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Boerne Chapter

NICE! fall color — the understory factor

Author: Bill Ward

In the recent newsletter of the Boerne Chapter of the Native Plant Society of Texas, Jack Morgan wrote a good piece on how lucky we are to live in bigtooth maple country. He is so right! This fall especially, the bigtooth maples are living up to their reputation. The “best-in-years” foliage color seems to be a response to the severe drought, not only in maples, but also in many other native trees and bushes.

Landscape of a hillside of autumn colors
View from our kitchen window. Left: cedar elm; middle: flame-leaf sumac; right: bigtooth maple; background hills: red oak.

Yes, it’s a colorful fall out there. Well, perhaps not so much in my neighborhood. Many yards are pretty dull this time of year, mostly old-live-oak green and frost-bitten-grass brown. Here and there a few Texas red oaks, post oaks, and cedar elms provide some spots of color, but it’s mostly green and brown around here.

A tree surrounded by bright, yellow autumn leaves
Backyard yellow. Left: Carolina buckthorn; right: smoketree.

There are exceptions, of course, and I’m happy to say our yard is one of them. It’s not just our bigtooth maples, cedar elms, and red oaks that are giving good color. Several of our smaller native trees and bushes also have brightened up the yard for the last few weeks.

A more typical yard in this area is park-like, mostly live oaks and grass. The native bushes and small trees that used to grow under those oaks are long gone. It is these understory plants that distinguish our yard from most others in our neighborhood, and this is never more apparent than in the fall. Our autumn color is not just in the tree tops. It’s in the understory, too.

Image of tree branch with orange leaves
Soapberry.

In the slanted sunlight of fall mornings, the view from our breakfast-room window makes us want to linger over a second cup of coffee. Lots of autumn color. Red, orange, and gold of the flame-leaf sumac, soapberry, bigtooth maple, Texas red oak, buttonbush, and pigeon berry. Bright yellow of the smoketree, Carolina buckthorn, black cherry, witch hazel, and cedar elm.

Image of a red-leafed vine against a background of green foliage
Virginia creeper.

In the front yard, we enjoy the bright yellow of the spicebush, Mexican buckeye, and Carolina buckthorn, as well as the red and gold of the bigtooth maples. The red leaves of the Virginia creeper vines add some spots of color among the live oak branches.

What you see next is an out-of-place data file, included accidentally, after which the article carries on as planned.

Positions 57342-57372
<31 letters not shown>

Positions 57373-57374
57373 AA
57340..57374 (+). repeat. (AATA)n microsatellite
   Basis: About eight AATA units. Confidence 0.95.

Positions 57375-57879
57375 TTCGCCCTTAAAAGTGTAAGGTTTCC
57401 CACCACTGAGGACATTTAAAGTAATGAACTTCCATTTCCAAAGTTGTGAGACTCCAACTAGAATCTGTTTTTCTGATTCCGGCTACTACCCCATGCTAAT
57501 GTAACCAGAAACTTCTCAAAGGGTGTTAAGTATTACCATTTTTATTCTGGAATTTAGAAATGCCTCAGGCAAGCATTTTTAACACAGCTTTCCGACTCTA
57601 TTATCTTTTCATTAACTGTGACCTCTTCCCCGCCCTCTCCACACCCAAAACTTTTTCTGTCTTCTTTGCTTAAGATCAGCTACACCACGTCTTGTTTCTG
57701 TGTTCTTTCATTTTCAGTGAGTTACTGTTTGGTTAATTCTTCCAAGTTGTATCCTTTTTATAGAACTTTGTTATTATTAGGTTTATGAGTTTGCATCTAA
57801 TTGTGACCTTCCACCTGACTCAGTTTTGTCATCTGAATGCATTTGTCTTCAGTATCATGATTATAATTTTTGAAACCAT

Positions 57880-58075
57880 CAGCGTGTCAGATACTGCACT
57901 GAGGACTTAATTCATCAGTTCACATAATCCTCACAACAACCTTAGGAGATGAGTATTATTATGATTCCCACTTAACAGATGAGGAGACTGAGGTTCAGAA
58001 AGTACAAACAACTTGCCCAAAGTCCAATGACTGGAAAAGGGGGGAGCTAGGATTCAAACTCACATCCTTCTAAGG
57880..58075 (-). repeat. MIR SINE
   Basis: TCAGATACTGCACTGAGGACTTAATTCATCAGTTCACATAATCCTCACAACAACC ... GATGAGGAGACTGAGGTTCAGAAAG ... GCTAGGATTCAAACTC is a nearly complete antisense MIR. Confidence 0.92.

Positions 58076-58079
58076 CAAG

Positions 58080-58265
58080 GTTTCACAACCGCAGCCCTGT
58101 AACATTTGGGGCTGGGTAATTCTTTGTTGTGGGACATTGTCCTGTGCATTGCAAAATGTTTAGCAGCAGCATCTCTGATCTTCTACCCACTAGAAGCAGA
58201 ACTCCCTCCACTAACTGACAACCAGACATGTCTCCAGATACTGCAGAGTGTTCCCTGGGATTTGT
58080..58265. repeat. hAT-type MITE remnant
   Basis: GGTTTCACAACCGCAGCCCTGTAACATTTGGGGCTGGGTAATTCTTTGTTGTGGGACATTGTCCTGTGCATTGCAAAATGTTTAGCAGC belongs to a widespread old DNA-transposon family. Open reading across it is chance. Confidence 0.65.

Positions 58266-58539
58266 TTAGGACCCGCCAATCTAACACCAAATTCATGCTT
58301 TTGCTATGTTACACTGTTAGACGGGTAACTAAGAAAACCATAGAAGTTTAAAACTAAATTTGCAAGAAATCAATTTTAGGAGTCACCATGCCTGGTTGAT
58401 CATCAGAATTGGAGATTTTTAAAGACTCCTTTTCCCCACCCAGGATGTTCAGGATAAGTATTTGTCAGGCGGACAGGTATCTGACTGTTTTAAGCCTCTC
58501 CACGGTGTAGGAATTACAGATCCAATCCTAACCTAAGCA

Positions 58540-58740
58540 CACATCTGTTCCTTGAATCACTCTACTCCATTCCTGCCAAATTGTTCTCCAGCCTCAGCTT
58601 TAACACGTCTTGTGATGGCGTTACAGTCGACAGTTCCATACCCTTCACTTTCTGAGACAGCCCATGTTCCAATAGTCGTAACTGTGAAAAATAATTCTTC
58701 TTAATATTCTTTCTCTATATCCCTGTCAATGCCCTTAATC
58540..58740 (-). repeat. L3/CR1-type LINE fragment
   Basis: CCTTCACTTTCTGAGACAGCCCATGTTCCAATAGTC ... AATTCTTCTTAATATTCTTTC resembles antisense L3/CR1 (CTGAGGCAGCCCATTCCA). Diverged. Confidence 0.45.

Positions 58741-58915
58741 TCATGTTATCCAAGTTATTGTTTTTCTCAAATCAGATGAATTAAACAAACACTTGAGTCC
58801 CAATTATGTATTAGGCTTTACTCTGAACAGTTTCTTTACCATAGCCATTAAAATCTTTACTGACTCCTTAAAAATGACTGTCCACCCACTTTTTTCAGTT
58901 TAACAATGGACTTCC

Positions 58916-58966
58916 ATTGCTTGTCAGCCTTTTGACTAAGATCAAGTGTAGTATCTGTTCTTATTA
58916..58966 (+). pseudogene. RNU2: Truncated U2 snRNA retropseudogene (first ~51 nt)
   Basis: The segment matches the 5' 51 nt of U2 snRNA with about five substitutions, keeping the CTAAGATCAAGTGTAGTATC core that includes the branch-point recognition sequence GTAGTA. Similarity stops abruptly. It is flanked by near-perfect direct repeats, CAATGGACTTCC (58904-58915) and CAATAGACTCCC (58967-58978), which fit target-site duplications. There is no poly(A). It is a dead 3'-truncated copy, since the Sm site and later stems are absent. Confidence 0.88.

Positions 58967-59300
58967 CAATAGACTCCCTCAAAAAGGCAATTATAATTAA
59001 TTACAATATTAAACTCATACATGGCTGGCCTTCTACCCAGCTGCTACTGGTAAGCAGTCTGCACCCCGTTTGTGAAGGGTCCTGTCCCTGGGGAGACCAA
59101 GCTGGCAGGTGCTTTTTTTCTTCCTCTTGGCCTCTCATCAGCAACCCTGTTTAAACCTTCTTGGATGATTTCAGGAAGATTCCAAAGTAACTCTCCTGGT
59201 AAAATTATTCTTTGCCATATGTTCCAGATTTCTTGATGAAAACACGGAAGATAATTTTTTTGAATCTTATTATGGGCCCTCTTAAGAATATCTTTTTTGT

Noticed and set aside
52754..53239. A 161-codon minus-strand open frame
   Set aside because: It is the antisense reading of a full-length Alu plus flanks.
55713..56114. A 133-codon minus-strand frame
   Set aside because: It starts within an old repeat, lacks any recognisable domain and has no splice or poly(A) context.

Image of red, autumn foliage
Front-yard bigtooth maple.

For the past six and a half years, our Boerne Chapter’s Operation NICE! (Natives Instead of Common Exotics!) has promoted using native understory trees and bushes as landscape plants. These plants not only save water, they are important in sustaining birds and other wildlife. Another virtue of many native understory plants is that they produce pretty fall foliage. The NICEst yards are the most colorful this time of year.

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About the Region

New Braunfels, the location of our Fall 2024 Symposium, straddles both the Edwards Plateau Ecoregion and the Blackland Prairie ecoregion. Interstate 35 divides the city of New Braunfels; its path through the city closely parallels the boundary of these two ecoregions, with the Edwards Plateau on the west side and the Blackland Prairies region to the east. The Edwards Plateau area is also called the Hill Country; however, this general term covers a much larger area extending farther north. Spring-fed creeks are found throughout the region; deep limestone canyons, rivers, and lakes (reservoirs) are common. Ashe juniper is perhaps the most common woody species found throughout the region. Additional woody species include various species of oak, with live oak (Quercus fusiformis) being the most common. Sycamores (Platanus occidentalis) and bald cypress (Taxodium distichum) border waterways. This area is well known for its spring wildflower displays, though they may be viewed in spring, late summer, and fall, as well. According to Texas Parks and Wildlife, average annual rainfall in the Edwards Plateau ranges from 15 to 34 inches.

The Blackland Prairie extends from the Red River south to San Antonio, bordered on the west by the Edwards Plateau and the Cross Timbers, and on the east by the Post Oak Savannah. Annual rainfall averages 30 to 40 inches, with higher averages to the east. This region is dominated by prairie species. The most common grass species include little bluestem (Schizachyrium scoparium) and Indian grass (Sorghastrum nutans) in the uplands and switchgrass (Panicum virgatum) in the riparian areas and drainages. Common herbaceous flowering plants include salvias, penstemons, and silphiums. This area has suffered greatly from overgrazing and agricultural use. Few intact areas remain, though many of the plants can be found along county roadsides throughout the region.

Our four host chapters (New Braunfels, Lindheimer, Guadalupe, and the Hill Country chapters) are located in one or both of the ecoregions above. However, the eastern portion of Guadalupe County also falls within the Post Oak Savanna ecoregion. Annual rainfall averages 35 to 45 inches, with higher averages to the east. A wide variety of hardwood trees are found, including several species of oaks, elms, and in the Bastrop area, loblolly pine (Pinus taeda). Grasses and forbs dominate in the open savannas, with most common grass being little bluestem. Ranching, agriculture, and fire suppression have allowed woody species to encroach on the once-open savannas.

Source: Wildflowers of Texas by Michael Eason